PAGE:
Mangosteen Xanthones help with allergies and inflammation

October 21, 2005

Xanthones are a powerful class of polyphenol antioxidants with emerging research, a great deal of which has to do with anti-inflammatory, antibacterial, and chemopreventive activity. A major source of a wide variety of Xanthones is the Mangosteen fruit (Garcinia Mangostana). The fruit grows in Southeast Asia and it is a part of traditional Thai medicine. In Southeast Asia Mangosteen is used commonly for skin infections, wounds, and diarrhea. The most common version is a tangerine-sized deep purple fruit. In parts of the Caribbean Mangosteen is used for fatigue and malaise.

Modern research indicates that Mangosteen Xanthones and other polyphenolics inhibit a broad range of bacteria (Staph, Acne bacteria, the TB bacterium, and various strains of Enterococci), fungi, yeast, and the HIV virus. Mangosteen seems to assuage allergic reactions, and may be very beneficial for diarrhea. The fruit inhibited precancerous colon cells, breast cancer cells, and leukemia cells in various studies. It also packs a punch against liver and lung cancer cells. Besides having powerful antioxidant activity, Mangosteen also has the ability to modulate the immune system.

In this study the ability of Mangosteen fruit to inhibit histamine release (the noxious chemical released in allergic reactions that causes sneezing, itching, and narrowing of the airways in the lungs) and a build up of PGE2 (a hormonal type substance known as prostaglandin E2 that triggers the inflammatory pathway. PGE2 stimulates the type of inflammation seen in arthritis and other types of inflammation throughout the body. A Mangosteen extract inhibited the release of histamine from immune cells and inhibited the allergic response caused by immunoglobulin E. Mangosteen extract also inhibited the production of PGE2 in rat brain tissue cells. The study appears in the September 2002 issue of the Biological and Pharmaceutical Bulletin.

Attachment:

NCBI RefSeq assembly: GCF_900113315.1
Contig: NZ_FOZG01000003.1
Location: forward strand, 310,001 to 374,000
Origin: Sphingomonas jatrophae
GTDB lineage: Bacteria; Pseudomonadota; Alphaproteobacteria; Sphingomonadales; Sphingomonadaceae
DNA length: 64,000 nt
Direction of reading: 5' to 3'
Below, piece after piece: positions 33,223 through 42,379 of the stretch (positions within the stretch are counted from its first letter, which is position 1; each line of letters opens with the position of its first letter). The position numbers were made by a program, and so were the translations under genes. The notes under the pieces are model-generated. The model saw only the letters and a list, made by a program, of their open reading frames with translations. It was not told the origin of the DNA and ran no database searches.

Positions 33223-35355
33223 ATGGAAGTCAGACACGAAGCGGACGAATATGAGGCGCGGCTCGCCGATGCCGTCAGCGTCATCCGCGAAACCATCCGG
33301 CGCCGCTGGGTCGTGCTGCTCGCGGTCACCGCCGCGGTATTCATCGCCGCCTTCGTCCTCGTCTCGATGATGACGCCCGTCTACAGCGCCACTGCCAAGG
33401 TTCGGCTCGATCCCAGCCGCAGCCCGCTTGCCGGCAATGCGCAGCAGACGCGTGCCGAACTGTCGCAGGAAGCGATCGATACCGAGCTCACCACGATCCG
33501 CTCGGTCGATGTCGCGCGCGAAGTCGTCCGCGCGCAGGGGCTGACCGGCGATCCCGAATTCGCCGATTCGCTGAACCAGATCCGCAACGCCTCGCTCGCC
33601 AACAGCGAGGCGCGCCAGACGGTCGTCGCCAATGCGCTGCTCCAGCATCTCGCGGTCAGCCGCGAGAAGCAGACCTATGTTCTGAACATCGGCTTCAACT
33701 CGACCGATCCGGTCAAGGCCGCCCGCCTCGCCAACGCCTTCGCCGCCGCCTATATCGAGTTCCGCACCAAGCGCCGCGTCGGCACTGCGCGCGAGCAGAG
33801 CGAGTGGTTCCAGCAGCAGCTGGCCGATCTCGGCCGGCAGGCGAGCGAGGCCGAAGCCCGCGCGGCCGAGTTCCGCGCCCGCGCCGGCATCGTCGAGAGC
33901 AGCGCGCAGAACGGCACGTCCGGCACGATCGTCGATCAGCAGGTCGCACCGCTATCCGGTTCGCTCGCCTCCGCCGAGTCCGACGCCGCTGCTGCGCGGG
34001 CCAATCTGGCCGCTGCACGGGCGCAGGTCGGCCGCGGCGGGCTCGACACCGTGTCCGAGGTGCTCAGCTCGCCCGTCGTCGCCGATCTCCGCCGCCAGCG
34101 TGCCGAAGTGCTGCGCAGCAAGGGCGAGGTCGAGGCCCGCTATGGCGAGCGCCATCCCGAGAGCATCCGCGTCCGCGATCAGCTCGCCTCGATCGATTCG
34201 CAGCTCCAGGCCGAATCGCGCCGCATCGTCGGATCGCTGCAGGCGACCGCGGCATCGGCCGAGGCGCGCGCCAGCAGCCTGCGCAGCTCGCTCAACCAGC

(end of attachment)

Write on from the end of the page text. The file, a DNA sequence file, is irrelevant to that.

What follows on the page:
Commentary by Jerry Hickey, R.Ph.

Do not just depend on medication to lower your cholesterol, focus on diet and nutrition and include plant sterol containing foods or plant sterol containing supplements as part of your daily healthy lifestyle.

Goji Berry

Lycium barbarum, also known as Goji Berry has been used in traditional Chinese medicine as far back as 1,000 AD. It is a plant native to Tibet, brought to China and rechristened as the Chinese Wolfberry. A significant amount of modern scientific research has been published on Lycium barbarum, and traditionally it has been used to treat aches and pains, and skin irritations. In China it is used for poor vision, anemia, and coughs. It has anti-tumorgenesis and immune enhancing properties. A human trial suggests that Lycium berry is useful as an adjuvant for some cancers. Goji also has liver protecting effects. It even blocks the absorption of cholesterol from food to some degree and may protect the brain from Alzheimer's related beta-amyloid protein.

In this study mice were injected with the chemotherapeutic drug carboplatin or were exposed to sublethal doses of X-rays to produce severe myelosuppression (the condition where bone marrow is suppressed creating fewer white blood cells, red blood cells, and platelets). Myelosuppression is a frequent side effect of cancer chemotherapy. Four to six hours later the mice were treated with a polysaccharide from the Lycium berry. Compared to nonsupplemented mice, those given the Lycium Berry polysaccharide had significantly less of a decrease of white blood cells after radiation exposure. The decrease in red blood cells and platelets was also significantly lessened. The decrease in white blood cells caused by chemotherapy was modestly inhibited by the Lycium extract. However the decrease in red blood cells and platelets caused by chemotherapy was significantly decreased by the Lycium extract. The study was published in the April 2005 issue of the journal Cancer Biotherapy and Radiopharmaceuticals.